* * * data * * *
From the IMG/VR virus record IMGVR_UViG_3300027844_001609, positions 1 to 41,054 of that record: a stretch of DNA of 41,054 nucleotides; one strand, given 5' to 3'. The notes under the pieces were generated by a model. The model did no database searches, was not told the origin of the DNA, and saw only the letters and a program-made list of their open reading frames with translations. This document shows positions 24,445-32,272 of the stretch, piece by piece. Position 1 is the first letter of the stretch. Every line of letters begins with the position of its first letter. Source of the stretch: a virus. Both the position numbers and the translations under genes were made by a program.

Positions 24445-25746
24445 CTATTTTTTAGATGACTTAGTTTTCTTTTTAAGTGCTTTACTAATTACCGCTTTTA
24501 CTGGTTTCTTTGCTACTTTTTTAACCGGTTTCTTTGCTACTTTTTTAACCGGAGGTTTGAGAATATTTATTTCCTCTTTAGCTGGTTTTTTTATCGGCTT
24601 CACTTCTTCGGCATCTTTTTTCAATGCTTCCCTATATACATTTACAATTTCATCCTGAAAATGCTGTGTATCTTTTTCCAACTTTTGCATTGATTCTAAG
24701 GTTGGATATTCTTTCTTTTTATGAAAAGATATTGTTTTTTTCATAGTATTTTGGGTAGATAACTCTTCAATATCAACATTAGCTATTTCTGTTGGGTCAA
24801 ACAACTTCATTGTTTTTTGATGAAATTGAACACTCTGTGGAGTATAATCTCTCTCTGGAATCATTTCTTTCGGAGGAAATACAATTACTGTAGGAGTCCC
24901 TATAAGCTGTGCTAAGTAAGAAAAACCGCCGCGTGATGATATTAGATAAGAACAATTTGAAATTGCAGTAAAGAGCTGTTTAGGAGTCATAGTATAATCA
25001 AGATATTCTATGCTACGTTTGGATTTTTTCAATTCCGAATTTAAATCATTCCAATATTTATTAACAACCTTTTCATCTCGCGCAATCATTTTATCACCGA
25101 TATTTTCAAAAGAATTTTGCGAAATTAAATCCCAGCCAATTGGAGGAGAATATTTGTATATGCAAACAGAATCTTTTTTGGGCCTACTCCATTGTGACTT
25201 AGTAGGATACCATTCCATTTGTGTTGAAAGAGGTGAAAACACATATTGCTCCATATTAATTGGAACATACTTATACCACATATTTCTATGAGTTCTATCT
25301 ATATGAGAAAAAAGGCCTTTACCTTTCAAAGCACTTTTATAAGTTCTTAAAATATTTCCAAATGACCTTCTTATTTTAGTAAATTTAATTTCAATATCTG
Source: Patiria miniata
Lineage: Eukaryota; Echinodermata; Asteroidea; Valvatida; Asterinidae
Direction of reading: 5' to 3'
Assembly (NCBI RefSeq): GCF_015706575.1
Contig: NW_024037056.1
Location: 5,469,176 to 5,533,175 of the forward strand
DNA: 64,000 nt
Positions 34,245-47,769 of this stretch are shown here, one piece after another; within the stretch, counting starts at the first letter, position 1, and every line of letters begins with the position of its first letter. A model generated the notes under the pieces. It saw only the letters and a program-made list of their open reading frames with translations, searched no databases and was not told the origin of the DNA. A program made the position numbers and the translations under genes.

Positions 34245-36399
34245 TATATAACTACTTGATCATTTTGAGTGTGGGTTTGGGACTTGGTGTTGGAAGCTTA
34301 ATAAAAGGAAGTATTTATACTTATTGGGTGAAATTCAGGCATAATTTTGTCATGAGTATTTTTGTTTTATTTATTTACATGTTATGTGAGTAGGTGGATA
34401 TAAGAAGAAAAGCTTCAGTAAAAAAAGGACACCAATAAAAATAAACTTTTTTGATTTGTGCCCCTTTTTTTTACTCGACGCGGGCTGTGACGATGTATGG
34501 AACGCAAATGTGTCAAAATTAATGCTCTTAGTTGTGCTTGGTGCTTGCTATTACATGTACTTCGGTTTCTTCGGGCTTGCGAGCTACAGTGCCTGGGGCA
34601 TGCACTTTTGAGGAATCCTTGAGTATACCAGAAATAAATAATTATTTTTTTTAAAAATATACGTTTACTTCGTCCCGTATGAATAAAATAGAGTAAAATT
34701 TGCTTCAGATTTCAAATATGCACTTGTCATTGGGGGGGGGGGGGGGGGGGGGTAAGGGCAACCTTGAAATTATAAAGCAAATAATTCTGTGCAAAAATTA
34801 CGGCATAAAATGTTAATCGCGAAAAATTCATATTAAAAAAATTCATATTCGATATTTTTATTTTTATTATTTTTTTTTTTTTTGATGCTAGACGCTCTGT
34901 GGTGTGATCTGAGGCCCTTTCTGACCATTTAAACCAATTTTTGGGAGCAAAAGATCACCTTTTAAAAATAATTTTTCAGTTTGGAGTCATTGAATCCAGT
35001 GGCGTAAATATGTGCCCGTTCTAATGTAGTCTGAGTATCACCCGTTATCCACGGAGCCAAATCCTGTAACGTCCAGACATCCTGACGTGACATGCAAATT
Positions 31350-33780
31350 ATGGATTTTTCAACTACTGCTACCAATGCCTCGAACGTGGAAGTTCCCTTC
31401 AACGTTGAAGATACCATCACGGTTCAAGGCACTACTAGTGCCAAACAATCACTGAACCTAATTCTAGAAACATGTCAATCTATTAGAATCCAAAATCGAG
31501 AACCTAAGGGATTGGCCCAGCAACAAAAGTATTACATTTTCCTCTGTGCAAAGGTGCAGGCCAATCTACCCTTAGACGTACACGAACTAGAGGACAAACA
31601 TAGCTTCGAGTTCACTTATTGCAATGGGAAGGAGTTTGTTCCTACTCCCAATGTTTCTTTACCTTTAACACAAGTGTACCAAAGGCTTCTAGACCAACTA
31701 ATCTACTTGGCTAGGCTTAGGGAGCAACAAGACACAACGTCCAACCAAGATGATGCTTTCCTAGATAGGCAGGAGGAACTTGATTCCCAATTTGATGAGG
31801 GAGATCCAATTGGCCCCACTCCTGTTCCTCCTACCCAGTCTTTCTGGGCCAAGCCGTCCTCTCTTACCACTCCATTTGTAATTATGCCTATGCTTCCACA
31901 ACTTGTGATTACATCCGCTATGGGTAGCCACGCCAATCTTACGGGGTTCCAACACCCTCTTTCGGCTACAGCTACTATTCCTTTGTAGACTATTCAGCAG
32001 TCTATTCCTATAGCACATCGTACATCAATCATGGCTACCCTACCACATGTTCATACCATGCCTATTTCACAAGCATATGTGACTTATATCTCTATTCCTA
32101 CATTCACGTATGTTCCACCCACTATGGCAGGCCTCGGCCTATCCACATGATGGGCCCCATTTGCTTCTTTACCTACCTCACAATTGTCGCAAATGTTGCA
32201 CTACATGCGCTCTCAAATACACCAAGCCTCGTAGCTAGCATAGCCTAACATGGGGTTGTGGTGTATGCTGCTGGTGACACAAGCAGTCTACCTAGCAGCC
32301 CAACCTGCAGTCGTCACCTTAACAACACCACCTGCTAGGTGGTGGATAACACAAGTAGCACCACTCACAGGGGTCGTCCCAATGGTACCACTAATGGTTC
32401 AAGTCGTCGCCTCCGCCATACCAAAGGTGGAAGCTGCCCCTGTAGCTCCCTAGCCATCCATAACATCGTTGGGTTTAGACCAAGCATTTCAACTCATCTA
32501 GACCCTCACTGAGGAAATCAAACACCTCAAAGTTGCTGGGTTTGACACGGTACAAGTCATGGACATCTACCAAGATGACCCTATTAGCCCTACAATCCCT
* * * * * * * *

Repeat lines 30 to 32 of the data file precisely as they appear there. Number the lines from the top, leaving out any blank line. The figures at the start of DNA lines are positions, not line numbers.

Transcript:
35001 GGCGTAAATATGTGCCCGTTCTAATGTAGTCTGAGTATCACCCGTTATCCACGGAGCCAAATCCTGTAACGTCCAGACATCCTGACGTGACATGCAAATT
Positions 31350-33780
31350 ATGGATTTTTCAACTACTGCTACCAATGCCTCGAACGTGGAAGTTCCCTTC